Esketamine

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Esketamine
Esketamine2DCSD.svg
S-ketamine-3D-balls.png
Systematic (IUPAC) name
(S)-2-(2-chlorophenyl)-2-(methylamino)cyclohexanone
Clinical data
Trade names Ketanest S
AHFS/Drugs.com Consumer Drug Information
Identifiers
CAS Registry Number 33643-46-8 N
ATC code N01AX14
PubChem CID: 182137
DrugBank DB01221 YesY
ChemSpider 158414 N
UNII 50LFG02TXD YesY
ChEBI CHEBI:6121 YesY
ChEMBL CHEMBL742 YesY
Chemical data
Formula C13H16ClNO
Molecular mass 237.725 g/mol
 N (what is this?)  (verify)
Main article: Ketamine

Esketamine (also (S)-ketamine or S(+)-ketamine) (brand name Ketanest S) is a general anaesthetic and a dissociative. It is the S(+) enantiomer of the drug ketamine, a general anaesthetic. Esketamine acts primarily as a non-competitive NMDA receptor antagonist, but is also a dopamine reuptake inhibitor. As of July 2014, it is in phase II clinical trials for treatment-resistant depression (TRD).[1]

Pharmacology[edit]

Esketamine is approximately twice as potent as racemic ketamine.[2] It is eliminated from the human body more quickly than arketamine (R(–)-ketamine) or racemic ketamine, although arketamine slows its elimination.[3]

A number of studies have suggested that esketamine has a more medically useful pharmacological action than arketamine or racemic ketamine. Esketamine inhibits dopamine transporters eight times more than arketamine.[4] This increases dopamine activity in the brain. At doses causing the same intensity of effects, esketamine is generally considered to be more pleasant by patients.[5][6] Patients also generally recover mental function more quickly after being treated with pure esketamine, which may be a result of the fact that it is cleared from their system more quickly.[2][7]

Esketamine has an affinity for the PCP binding site of the NMDA receptor 3-4 times higher than that of arketamine. Unlike arketamine, esketamine does not bind significantly to sigma receptors. Esketamine increases glucose metabolism in frontal cortex, while arketamine decreases glucose metabolism in the brain. This difference may be responsible for the fact that esketamine generally has a more dissociative or hallucinogenic effect while arketamine is reportedly more relaxing.[7] However, other studies have found no difference between the isomers in the patient's level of vigilance.[5]

Potential use as an antidepressant[edit]

Johnson & Johnson is developing a nasal spray formulation of esketamine as a treatment for depression in patients that have been unresponsive to other antidepressants in the United States.[1] As of July 2014, phase II clinical trials of intranasal esketamine sponsored by the Johnson & Johnson subsidiary Janssen Pharmaceutica are underway.[1][8] Other pharmaceutical companies are also developing new antidepressant drugs that act similarly to ketamine, including Naurex's rapastinel (GLYX-13) and NRX-1074, Cerecor's CERC-301, and VistaGen's AV-101.[1]

Although most studies suggest that esketamine is preferable for medical uses, a 2013 study found that the rapid antidepressant effect of arketamine was greater and lasted longer than that of esketamine in mice.[9]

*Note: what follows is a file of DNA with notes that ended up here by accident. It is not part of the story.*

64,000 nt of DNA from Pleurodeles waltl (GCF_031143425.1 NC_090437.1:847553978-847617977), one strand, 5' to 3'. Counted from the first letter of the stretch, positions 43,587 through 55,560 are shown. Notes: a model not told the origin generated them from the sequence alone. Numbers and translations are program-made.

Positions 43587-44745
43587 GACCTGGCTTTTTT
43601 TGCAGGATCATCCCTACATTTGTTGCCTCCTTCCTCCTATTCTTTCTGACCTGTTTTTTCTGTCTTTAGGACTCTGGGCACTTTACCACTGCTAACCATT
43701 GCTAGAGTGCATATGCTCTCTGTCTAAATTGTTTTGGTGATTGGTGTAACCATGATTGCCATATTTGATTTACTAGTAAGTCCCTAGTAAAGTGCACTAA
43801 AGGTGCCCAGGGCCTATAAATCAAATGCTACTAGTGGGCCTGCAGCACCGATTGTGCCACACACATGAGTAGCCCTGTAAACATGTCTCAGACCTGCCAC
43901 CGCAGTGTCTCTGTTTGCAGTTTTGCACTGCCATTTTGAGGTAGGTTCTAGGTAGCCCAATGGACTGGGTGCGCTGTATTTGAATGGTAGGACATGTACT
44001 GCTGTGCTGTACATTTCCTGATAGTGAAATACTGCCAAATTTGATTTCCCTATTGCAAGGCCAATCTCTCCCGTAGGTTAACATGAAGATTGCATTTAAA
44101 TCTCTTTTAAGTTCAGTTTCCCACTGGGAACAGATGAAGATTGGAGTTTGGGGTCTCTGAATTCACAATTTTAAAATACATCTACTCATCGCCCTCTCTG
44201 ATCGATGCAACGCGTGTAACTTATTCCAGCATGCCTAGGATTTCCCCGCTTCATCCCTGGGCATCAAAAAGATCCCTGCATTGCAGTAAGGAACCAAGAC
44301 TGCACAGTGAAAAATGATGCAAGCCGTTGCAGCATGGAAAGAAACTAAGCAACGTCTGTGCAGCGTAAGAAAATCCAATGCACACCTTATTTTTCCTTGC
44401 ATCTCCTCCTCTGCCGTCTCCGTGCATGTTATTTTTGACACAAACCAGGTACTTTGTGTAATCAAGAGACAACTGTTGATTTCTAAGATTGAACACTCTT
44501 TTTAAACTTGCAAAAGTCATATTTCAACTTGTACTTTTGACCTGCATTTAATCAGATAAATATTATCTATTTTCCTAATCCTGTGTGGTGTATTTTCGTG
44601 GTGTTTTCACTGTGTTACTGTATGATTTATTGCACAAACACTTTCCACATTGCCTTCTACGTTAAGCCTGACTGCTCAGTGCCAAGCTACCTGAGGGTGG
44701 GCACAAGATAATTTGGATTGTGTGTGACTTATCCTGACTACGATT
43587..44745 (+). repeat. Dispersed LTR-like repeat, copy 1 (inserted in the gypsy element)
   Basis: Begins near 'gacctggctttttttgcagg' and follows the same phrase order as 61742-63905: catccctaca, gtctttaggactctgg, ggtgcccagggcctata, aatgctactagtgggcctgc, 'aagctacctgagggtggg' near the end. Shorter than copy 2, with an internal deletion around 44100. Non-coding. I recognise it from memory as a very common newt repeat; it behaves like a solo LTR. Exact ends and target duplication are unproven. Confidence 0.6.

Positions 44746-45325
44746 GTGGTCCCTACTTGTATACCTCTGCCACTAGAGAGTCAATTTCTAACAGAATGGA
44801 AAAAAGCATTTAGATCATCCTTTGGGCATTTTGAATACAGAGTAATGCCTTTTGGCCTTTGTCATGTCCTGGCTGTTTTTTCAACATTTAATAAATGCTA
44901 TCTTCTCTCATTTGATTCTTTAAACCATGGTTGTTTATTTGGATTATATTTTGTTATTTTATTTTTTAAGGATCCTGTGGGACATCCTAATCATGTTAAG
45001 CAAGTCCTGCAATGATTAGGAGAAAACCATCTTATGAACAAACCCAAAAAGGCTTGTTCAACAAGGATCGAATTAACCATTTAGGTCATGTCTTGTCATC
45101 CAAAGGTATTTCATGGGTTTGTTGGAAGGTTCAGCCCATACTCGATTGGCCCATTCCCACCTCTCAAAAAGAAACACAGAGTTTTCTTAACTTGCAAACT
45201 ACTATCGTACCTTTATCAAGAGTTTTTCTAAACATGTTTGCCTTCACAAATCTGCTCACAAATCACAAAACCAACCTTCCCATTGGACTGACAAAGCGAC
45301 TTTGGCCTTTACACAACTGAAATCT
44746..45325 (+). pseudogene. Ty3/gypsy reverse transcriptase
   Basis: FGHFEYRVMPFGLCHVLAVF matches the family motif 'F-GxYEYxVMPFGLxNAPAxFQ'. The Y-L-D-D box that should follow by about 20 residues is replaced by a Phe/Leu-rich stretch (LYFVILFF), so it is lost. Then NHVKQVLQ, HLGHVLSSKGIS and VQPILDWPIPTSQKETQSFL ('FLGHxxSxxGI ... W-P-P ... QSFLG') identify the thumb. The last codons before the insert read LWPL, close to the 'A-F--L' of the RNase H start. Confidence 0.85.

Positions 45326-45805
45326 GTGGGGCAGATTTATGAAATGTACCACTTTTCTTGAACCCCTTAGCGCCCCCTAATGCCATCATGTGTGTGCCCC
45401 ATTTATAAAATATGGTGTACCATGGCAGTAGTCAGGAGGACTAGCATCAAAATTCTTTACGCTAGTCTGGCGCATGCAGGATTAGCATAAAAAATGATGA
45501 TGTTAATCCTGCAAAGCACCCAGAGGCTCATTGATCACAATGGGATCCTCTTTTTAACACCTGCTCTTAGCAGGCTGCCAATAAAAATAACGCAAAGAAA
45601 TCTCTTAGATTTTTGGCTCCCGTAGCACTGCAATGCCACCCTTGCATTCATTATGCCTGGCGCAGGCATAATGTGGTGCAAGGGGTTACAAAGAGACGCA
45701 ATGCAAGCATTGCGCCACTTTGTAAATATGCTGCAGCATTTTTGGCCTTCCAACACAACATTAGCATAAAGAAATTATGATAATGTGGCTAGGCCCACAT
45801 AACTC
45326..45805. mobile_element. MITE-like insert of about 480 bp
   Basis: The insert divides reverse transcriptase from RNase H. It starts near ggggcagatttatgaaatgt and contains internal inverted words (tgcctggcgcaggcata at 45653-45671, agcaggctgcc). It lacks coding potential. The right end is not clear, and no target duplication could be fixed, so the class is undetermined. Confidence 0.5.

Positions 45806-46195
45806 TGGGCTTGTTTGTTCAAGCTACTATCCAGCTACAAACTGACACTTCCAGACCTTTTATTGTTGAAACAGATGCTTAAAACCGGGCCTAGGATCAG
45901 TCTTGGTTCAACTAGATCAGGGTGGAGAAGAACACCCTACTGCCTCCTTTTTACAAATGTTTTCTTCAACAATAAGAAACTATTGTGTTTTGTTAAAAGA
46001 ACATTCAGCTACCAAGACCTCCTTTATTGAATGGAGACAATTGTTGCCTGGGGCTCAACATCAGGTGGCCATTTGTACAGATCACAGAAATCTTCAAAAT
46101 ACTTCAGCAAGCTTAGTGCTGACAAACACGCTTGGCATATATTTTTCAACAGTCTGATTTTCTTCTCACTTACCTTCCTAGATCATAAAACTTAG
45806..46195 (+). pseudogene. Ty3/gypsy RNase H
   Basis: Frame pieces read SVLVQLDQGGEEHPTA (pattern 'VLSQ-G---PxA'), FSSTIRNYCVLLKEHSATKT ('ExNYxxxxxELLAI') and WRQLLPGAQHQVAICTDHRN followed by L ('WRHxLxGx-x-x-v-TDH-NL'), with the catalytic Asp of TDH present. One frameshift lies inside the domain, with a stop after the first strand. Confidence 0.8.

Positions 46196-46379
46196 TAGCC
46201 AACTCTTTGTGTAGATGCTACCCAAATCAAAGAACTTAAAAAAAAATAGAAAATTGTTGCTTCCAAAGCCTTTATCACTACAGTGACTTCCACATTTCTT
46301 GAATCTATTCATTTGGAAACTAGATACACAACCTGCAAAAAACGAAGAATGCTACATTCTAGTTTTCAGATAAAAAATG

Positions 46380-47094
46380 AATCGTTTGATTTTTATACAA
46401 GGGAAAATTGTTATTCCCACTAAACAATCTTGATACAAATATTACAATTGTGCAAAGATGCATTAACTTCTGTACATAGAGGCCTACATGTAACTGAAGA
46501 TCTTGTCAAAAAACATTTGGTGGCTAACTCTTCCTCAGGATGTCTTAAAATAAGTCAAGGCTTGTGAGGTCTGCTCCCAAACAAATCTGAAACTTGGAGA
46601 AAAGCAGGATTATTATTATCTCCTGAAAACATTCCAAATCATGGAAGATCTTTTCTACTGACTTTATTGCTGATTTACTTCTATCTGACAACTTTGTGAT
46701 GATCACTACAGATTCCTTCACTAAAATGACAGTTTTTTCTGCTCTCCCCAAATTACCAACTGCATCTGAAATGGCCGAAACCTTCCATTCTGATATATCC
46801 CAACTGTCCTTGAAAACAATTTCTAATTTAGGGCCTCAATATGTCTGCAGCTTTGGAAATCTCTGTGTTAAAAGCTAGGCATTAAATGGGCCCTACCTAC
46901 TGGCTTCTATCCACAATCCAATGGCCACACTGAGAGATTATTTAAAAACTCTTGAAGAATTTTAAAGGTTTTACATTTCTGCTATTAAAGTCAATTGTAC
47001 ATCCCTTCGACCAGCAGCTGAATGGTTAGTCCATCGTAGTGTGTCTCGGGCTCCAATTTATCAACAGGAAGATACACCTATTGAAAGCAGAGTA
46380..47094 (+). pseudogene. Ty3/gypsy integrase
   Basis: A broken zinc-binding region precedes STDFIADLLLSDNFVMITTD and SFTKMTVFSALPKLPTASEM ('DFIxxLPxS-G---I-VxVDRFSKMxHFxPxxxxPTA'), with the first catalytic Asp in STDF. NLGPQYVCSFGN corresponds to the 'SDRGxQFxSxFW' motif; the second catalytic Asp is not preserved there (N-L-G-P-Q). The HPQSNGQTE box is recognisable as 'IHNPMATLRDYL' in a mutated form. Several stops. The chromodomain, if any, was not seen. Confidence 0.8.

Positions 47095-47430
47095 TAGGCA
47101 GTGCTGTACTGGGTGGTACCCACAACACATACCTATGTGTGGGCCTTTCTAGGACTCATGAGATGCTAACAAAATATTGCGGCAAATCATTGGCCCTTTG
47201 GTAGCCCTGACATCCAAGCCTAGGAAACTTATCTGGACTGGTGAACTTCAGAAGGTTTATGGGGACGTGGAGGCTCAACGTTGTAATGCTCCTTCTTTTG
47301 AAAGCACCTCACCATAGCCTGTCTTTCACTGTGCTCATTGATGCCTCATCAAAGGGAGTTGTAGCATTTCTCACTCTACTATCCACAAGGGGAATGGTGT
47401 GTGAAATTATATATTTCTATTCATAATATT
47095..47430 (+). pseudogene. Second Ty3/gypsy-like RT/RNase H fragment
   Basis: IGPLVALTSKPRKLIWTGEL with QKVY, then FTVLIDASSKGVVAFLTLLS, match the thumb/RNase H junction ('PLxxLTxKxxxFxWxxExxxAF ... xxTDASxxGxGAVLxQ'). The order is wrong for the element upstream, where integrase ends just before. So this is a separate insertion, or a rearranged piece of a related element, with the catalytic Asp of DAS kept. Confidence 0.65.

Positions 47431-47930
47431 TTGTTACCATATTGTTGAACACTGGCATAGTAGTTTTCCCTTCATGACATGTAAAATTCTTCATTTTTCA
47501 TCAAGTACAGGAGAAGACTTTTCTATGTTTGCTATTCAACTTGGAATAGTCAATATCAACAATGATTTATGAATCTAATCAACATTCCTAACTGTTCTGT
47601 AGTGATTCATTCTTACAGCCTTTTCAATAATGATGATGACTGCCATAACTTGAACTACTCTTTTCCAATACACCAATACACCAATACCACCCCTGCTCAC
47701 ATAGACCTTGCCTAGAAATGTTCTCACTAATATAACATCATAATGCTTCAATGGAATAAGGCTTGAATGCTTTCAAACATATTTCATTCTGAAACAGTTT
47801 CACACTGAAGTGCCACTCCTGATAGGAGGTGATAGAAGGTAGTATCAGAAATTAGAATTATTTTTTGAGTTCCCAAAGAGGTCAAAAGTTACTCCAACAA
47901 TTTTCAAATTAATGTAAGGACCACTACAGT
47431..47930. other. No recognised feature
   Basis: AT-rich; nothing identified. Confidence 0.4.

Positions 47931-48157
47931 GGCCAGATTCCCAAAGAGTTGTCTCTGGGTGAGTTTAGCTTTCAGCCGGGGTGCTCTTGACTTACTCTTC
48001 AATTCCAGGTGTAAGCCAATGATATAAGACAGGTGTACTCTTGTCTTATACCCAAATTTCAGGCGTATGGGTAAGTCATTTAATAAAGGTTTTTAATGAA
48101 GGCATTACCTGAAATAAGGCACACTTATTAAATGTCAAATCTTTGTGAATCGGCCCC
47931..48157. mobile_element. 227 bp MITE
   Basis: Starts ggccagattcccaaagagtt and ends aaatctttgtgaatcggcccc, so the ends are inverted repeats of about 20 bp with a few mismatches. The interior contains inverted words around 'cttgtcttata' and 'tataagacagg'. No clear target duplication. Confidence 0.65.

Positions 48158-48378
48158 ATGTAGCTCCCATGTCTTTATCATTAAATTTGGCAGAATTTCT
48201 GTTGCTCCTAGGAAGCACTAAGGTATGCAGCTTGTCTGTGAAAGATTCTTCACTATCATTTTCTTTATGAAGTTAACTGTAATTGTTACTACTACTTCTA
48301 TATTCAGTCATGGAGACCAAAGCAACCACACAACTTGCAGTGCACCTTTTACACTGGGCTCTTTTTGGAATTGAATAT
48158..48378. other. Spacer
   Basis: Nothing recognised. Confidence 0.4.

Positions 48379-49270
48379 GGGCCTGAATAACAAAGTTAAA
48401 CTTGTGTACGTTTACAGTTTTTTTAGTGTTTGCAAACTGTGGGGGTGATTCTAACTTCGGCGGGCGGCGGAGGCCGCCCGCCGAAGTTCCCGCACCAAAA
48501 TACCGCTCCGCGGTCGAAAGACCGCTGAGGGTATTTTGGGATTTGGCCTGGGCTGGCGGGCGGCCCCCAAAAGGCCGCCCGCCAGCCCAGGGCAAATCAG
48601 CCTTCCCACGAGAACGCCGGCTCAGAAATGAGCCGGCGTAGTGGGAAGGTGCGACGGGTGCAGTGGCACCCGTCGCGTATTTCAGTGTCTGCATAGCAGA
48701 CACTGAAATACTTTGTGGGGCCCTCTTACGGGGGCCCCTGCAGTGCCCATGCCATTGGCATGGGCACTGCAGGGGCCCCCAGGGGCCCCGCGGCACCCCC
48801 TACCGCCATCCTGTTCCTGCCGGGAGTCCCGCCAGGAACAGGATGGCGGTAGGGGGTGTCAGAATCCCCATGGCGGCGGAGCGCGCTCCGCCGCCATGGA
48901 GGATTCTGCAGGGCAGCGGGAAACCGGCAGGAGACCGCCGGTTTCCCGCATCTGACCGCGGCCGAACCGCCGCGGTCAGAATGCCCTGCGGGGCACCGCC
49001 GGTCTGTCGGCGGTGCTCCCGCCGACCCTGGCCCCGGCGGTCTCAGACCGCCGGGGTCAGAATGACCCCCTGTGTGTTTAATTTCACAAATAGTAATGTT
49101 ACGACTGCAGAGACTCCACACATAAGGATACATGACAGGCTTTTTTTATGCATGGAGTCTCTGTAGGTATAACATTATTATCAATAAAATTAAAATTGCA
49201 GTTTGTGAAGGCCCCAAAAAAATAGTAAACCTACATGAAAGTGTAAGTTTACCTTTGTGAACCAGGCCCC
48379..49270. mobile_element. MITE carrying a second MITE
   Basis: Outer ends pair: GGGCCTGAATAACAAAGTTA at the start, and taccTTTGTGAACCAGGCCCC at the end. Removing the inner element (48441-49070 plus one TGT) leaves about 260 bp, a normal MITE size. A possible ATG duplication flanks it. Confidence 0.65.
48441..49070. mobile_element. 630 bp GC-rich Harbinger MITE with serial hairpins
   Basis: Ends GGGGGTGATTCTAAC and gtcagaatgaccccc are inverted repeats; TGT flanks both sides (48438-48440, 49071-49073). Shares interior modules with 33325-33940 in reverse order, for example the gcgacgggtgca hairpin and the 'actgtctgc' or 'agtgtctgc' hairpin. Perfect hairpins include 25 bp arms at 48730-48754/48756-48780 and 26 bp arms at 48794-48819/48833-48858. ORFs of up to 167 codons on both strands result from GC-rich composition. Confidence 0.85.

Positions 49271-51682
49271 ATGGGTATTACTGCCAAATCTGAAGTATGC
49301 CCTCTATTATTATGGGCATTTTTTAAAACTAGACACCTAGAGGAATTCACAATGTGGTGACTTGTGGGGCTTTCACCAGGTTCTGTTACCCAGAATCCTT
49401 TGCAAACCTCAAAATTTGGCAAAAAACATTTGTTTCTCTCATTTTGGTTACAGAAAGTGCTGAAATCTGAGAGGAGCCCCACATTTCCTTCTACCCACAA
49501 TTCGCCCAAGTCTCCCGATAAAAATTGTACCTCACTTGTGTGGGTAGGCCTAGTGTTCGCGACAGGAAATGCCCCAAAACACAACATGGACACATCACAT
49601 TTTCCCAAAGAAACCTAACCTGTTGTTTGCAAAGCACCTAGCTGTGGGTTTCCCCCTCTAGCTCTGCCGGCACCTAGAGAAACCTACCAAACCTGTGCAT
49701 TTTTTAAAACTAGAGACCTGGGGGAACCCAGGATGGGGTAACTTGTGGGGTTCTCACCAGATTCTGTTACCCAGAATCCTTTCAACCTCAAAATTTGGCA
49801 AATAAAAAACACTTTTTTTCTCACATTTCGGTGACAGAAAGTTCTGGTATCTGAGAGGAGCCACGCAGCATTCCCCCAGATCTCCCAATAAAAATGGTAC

See also[edit]

References[edit]

  1. ^ a b c d Wijesinghe, R (2014). "Emerging Therapies for Treatment Resistant Depression". Ment Health Clin 4 (5): 56. ISSN 2168-9709. 
  2. ^ a b Himmelseher, S.; Pfenninger, E. (2008). "Die klinische Anwendung von S-(+)-Ketamin - eine Standortbestimmung". AINS - Anästhesiologie · Intensivmedizin · Notfallmedizin · Schmerztherapie 33 (12): 764–770. doi:10.1055/s-2007-994851. PMID 9893910.  edit
  3. ^ Ihmsen, H.; Geisslinger, G.; Schüttler, J. (2001). "Stereoselective pharmacokinetics of ketamine: R(-)-ketamine inhibits the elimination of S(+)-ketamine". Clinical pharmacology and therapeutics 70 (5): 431–438. doi:10.1067/mcp.2001.119722. PMID 11719729.  edit
  4. ^ Nishimura, M.; Sato, K. (1999). "Ketamine stereoselectively inhibits rat dopamine transporter". Neuroscience letters 274 (2): 131–134. doi:10.1016/S0304-3940(99)00688-6. PMID 10553955.  edit
  5. ^ a b Doenicke, A.; Kugler, J.; Mayer, M.; Angster, R.; Hoffmann, P. (1992). "Ketamine racemate or S-(+)-ketamine and midazolam. The effect on vigilance, efficacy and subjective findings". Der Anaesthesist 41 (10): 610–618. PMID 1443509.  edit
  6. ^ Pfenninger, E.; Baier, C.; Claus, S.; Hege, G. (1994). "Psychometric changes as well as analgesic action and cardiovascular adverse effects of ketamine racemate versus s-(+)-ketamine in subanesthetic doses". Der Anaesthesist. 43 Suppl 2: S68–S75. PMID 7840417.  edit
  7. ^ a b Vollenweider, F. X.; Leenders, K. L.; Oye, I.; Hell, D.; Angst, J. (1997). "Differential psychopathology and patterns of cerebral glucose utilisation produced by (S)- and (R)-ketamine in healthy volunteers using positron emission tomography (PET)". European neuropsychopharmacology : the journal of the European College of Neuropsychopharmacology 7 (1): 25–38. doi:10.1016/S0924-977X(96)00042-9. PMID 9088882.  edit
  8. ^ http://clinicaltrials.gov/show/NCT01998958
  9. ^ Zhang, J. C.; Li, S. X.; Hashimoto, K. (2014). "R (−)-ketamine shows greater potency and longer lasting antidepressant effects than S (+)-ketamine". Pharmacology Biochemistry and Behavior 116: 137–141. doi:10.1016/j.pbb.2013.11.033. PMID 24316345.  edit